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Pollinators

What is your favorite flower?


In the floral industry we get asked that question quite a bit and no one in their right mind will answer with just one favorite flower, simply because in the flower world there is simply too much beauty to behold. The colors, the shapes, the smells, the wonders, the legends, the secrets and promises, the magic of flowers,  they  are like a kaleidoscope of favorites presenting a plethora of beaux flirting with your heart.

However there is one that is on the tip of my tongue, always, even as I swallow the name in order to tell you how this question can not be answered with just one flower.  She is blue and shy, cool and oh so sweet when her racemes uncurl and tiny 5 petaled flowers, carried on even tinier pedicels,  look up and reflect Summer’s happiness in the miniature sky blue umbels. You will not forget her once you’ve met.

picture of Forget Me Not
Forget Me Not

Forget Me Nots or Myosotis sylvatica (meaning Mouse Ear of the wood) is a member of the Borage family  and probably the flower closest to my heart. Her modest demeanor appeals to me. Happy with a place in shade but freely adapts to a much sunnier place as long as Spring rains keep it hydrated. I love this tiny flower mostly I think because it mirrors the blue summer sky like no other flower can. But also poignant in my mind is an long ago conversation I had with my Mother now more than two decades ago. She introduced me to the name and we talked  about the flower’s simple beauty and demure quality. I did not know at the time that it was one of the last flower talks we would have together. She passed away only a short while later but these flower have bloomed, moved with me and re-seeded in my Oregon garden(s) ever since that beautiful day in Virginia, reminding me of my dear Mother who inspired me to love  the flowers.

Forget Me Nots are prevalent with meaning. In the language of flowers they symbolize endurance, fidelity and loyalty. When Henry the IV was exiled  from England he adopted the flower and preserved it until he came back a year later.
Forget Me Nots also signify remembrance during parting and being apart after good times.

forget me not clipart

In floristry the flower is not that commonly in use. A shame really as it can be a very good cut flower when properly conditioned.

picture of a week old vase arrangement with Forget Me Not.
Forget Me Not after a week in a vase.

I pick them when a cluster of tiny flowers have opened, clean off the lower leaves and other debris. When all cleaned up I lay the whole flower in a lukewarm bath properly conditioned with flower food, covering the whole stem and flower for about an hour or two. After which I will put them upright in a jar full of water and arrange as usual,  taking care that the stems do not get crushed by other, more substantial stems in the process. They look great around the neck of a vase or tucked in the middle of an arrangement lower towards the water source where they are a sweet surprise not obvious at first glance.

Picture of vase arrangement including Stock, Chrysanthemum, Muscari and Forget Me Not.
Forget Me Not combined with magenta Stock, Muscari and two varieties of Chrysanthemums.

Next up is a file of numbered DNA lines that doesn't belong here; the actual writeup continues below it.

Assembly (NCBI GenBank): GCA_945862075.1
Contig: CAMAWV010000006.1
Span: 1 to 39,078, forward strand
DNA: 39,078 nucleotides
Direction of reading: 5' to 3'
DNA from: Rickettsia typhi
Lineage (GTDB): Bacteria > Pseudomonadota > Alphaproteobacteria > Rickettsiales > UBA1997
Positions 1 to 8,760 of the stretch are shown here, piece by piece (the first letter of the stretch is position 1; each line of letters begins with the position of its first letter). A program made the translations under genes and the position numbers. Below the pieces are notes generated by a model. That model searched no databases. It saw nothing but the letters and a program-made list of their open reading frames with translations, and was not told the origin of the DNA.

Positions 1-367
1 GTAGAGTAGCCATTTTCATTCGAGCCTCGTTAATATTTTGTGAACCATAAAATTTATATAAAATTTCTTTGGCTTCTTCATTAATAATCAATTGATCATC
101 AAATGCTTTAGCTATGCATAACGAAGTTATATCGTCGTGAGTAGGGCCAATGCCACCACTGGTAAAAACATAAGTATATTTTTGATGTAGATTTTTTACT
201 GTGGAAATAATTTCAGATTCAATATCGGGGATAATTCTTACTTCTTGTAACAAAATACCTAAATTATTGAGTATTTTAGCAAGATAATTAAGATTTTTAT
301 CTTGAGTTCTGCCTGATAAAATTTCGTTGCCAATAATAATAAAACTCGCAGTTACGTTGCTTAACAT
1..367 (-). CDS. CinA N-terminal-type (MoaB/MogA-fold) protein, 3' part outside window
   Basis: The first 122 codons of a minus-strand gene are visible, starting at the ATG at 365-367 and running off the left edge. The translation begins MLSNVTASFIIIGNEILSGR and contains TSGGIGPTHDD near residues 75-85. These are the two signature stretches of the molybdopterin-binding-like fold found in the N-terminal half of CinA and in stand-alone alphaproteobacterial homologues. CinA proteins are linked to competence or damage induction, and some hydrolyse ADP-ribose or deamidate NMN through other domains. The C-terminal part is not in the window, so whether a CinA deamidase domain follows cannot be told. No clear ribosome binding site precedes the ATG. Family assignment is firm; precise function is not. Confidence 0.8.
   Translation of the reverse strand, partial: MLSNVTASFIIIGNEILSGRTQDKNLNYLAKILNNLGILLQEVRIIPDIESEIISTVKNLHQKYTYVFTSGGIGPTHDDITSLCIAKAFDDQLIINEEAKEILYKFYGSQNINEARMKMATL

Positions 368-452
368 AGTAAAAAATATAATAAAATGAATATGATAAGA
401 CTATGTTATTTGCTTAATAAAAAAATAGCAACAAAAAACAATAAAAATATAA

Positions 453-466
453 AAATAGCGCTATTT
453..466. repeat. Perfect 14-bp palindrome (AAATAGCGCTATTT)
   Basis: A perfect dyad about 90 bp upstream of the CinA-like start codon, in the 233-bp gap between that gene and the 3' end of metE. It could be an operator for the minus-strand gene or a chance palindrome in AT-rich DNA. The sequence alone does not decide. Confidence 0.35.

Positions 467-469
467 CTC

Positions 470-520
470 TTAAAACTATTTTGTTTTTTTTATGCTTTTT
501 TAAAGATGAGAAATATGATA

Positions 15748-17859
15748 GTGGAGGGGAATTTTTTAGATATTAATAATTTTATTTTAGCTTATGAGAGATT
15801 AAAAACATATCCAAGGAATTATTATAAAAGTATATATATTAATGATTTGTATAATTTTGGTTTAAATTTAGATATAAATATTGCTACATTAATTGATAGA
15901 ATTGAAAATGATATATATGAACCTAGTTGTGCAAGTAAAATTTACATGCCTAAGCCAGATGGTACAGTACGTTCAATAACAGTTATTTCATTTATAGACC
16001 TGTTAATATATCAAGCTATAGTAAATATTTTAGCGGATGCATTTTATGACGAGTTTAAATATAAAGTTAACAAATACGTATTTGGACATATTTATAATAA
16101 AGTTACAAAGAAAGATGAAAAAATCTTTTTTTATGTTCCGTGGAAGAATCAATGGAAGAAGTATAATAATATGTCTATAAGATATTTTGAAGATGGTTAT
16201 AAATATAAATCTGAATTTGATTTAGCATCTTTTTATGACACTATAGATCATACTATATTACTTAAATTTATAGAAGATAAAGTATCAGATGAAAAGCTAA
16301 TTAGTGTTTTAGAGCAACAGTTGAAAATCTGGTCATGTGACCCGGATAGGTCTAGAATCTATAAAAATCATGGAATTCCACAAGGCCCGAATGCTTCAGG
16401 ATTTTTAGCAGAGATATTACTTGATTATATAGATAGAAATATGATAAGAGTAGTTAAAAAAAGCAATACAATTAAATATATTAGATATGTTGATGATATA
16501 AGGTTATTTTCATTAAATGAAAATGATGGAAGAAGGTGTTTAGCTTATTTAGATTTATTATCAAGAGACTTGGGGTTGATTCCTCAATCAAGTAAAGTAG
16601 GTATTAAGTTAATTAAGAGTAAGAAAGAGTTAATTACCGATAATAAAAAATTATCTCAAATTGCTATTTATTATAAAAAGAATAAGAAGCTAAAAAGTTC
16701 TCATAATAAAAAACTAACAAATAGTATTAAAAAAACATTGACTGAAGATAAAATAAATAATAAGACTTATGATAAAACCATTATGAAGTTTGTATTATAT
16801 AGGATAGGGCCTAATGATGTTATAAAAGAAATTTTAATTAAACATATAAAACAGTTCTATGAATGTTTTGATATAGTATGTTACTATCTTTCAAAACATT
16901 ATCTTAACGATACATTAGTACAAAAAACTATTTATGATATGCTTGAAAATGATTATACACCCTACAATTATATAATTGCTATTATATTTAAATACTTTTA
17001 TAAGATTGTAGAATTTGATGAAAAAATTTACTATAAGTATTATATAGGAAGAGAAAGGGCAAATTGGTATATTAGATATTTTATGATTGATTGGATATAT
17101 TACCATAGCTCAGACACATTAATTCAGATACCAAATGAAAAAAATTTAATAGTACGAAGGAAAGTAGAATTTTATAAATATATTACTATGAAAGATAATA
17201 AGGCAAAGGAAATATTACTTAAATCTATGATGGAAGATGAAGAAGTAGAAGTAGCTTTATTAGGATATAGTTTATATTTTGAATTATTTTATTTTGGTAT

vase with forget me nots

The blossoms can be added to salads as a garnish and make excellent candied blooms. However, the plant does contain some pyrrolizidine, a chemical not to eat a lot of so use only occassionally and not to excess.

The whole plant is astringent and it has been used in herbal medicine as an effective remedy for several eye conditions, including conjunctivitis. It is also a handy first aid herb to help stop bleeds when applied externally, fresh or in powder (dried).

Forget Me Nots are pollinated by  Lady bugs, small flies and other hymenopterans.

The easiest way to get Forget me Not’s started in you garden is to buy some seeds (available at Petal Passion) and scatter them a few weeks before last frost date (now) in your area for blooms in fall or next spring.  Or scatter the seeds in early fall for spring blooms. Once established they will reseed easily, just make sure you recognize the seedling when you are doing your spring weeding.
Forget me Not’s are also available as a plant ( at Petal Passion available in one gallon pots as well as 4″pots), they are a bi-annual but usually behave as a perennial. In my garden their foliage start appearing in fall and by the end of March I harvest the blooms.

tatoo of forget me nots

There is a story in the name, there always is. This legend tells of a German Knight who was walking along the steep bank of the a river, picking flowers for the love of his life who was accompanying him on this day. The heavy armor he was wearing, (why? The story does not tell) brought him off balance while reaching for the tiny flowers and he fell down to the swift river below that was swollen with spring rains. He threw the Myositis to his lady and shouted: Forget Me Not my love and so this became the name of the Spring blooming Myosotis. After the  knight plunged into his watery grave, the maiden then wept big tears of sorrow onto the soil on which the blooms had landed and from then on the spring blooming Forget Me Nots have forever thrived.

Or maybe before this tragic story even happened, in the beginning of time when the creator gave out names to flowers, one tiny one was forgotten in the shade and she cried out: Forget Me Not, and so the creator said: That shall be your name and so it was. Then a bit later when that creator got around to painting all the flowers he had named, he did not notice this tiny thing in the shade but she was not to be forgotten as her name implied so courageously she brought up the issue with her creator who gladly corrected the matter and went back to the painting shed. But as fortune would have it, no colors were left except a tiny smidgen of blue. For a tiny flower such as the Forget Me Not, not much paint was needed so the creator decided to go with it. He spread out the lick of blue as far as it would go and thus Forget Me Not ended up in blooming in the hue of a the blue summer sky.